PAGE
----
CEPA Gallery has collaborated with artist Nicole Chochrek to launch a new public “art bin” project that will teach people the importance of recycling plastics. As microplastics in the environment become ever-present – even in fish, animals, and humans – it’s time to figure out how we can begin to make some big changes in the way that we live. Our current consumption habits are not working, and will continue to adversely affect the planet.
To that end, six plastic collection boxes, built from retired newspaper recycling bins, will be places at strategic locations throughout the region, in hopes that people will dispose of plastic before it can enter into the environment in the form of near-invisible nanoparticles.
Chochrek’s work is based on the accessibility and digestibility of information, deep listening, and shared responsibilities.
According to Chochrek, these are not typical recycling containers. Rather, they are meant to keep smaller scraps of plastic off the sidewalks, streets, lawns, parks… and even our homes. If you have ever conducted a cleanup in a commercial district, then you have noticed that upon sweeping, much of the smaller debris is that of small pieces of plastic. When a rainstorm comes along, those pieces of plastic are swept away, down the sewer drains. During heavier storms, the plastics are diverted to combined sewer overflows, that wash the plastic particles directly into our waterways. From there, they continue to break down into microplastics.
The public can participate in this project by collecting small plastics from home or outside.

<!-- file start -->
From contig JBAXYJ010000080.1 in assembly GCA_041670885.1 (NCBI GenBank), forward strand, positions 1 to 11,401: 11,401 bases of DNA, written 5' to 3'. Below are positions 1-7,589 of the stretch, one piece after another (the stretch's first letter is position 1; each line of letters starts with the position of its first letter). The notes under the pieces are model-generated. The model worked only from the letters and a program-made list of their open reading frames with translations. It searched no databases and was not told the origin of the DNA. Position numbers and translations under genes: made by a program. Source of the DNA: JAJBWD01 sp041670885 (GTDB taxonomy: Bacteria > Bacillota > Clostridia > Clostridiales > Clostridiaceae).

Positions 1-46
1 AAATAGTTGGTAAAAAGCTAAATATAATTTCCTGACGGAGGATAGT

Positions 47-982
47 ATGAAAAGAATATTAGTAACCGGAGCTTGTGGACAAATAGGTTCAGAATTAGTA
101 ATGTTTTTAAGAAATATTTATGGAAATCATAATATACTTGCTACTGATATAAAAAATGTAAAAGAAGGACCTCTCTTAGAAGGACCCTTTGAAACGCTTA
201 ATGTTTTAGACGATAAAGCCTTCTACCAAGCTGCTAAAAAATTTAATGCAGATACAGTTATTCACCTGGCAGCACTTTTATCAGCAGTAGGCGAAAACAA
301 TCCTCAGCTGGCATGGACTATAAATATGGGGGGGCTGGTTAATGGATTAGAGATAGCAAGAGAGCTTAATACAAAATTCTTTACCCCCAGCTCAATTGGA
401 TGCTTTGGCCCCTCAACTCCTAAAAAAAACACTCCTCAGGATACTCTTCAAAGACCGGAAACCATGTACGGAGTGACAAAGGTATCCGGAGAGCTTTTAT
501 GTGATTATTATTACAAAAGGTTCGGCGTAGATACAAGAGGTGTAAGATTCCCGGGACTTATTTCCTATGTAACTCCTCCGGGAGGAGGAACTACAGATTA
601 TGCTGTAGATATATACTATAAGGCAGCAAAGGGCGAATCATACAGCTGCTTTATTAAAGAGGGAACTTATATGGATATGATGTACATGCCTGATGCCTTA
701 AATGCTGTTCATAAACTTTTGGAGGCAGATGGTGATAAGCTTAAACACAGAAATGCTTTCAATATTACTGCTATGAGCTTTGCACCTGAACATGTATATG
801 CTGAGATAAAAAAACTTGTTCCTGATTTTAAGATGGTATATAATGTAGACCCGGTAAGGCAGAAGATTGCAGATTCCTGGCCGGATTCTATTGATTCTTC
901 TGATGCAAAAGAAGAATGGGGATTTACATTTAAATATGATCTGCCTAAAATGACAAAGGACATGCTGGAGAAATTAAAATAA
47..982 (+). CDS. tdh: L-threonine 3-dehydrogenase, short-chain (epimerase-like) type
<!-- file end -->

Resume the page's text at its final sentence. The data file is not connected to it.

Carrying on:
Says Chochrek, “There is a lot of healthy skepticism around recycling, and whether or not it has the impact it claims to have. This project appropriates the existing system while providing transparency and educational resources. It gives participants the opportunity to learn about the significance of their contributions and to see how it is collected and transformed. We focus on the smaller plastics, that are often missed and can’t be recycled in traditional ways. The goal of these Microplastic Recycling Bins serves to beautify our communities, build stewardship of the land, and educate us on the impact of plastic pollution. It extends a colorful invitation that I hope encourages participation and cultivates creative solutions.”
As an interdisciplinary artist, Chochrek utilizes performative frameworks to explore contemporary issues of environmental disparities.
The installation of the six Microplastic Recycling Bins will coincide with neighborhood cleanups, as well as small celebrations. Chochrek will host the initial installation celebration and community clean-up event on May 31 at Springville Center for the Arts. The plastic pieces collected by each bin will ultimately converted into “beautiful trash-as-art objects,” to demonstrate that there are creative ways to upcycle plastics.
“That’s the magic. The plastic collected will not only be forever out of our lands but also given new value as fine art objects that continue to advocate for environmental stewardship through Chochrek’s art practice,” says Veronique Cote, project curator, and Florida Atlantic University Galleries Director. “By selling beautiful trash as art objects, she questions our value systems. She brings attention to the growing impact our waste has on the environment while simultaneously holding space for togetherness, inclusivity, and creative discussions on important topics such as neurodiversity, environmental stewardship, and human rights.”
This project guides participants in a kinesthetic learning experience per the impact of plastic pollution, and actively helps remove it from their neighborhood environment.
The boxes will be outside from June to October 2023. The public can participate in this project by collecting small plastics from home or outside.
The project is made possible by Creative Rebuild New York, a New York State Endowment for the Arts Initiative, in partnership with the Buffalo Arts Commission, the Olmsted Parks Conservancy, Unity Island, The Foundry, Tifft Nature Preserve, Springville Center For-Arts, and more. For information on the project, other box locations, and dates visit: brokenplastics.org.
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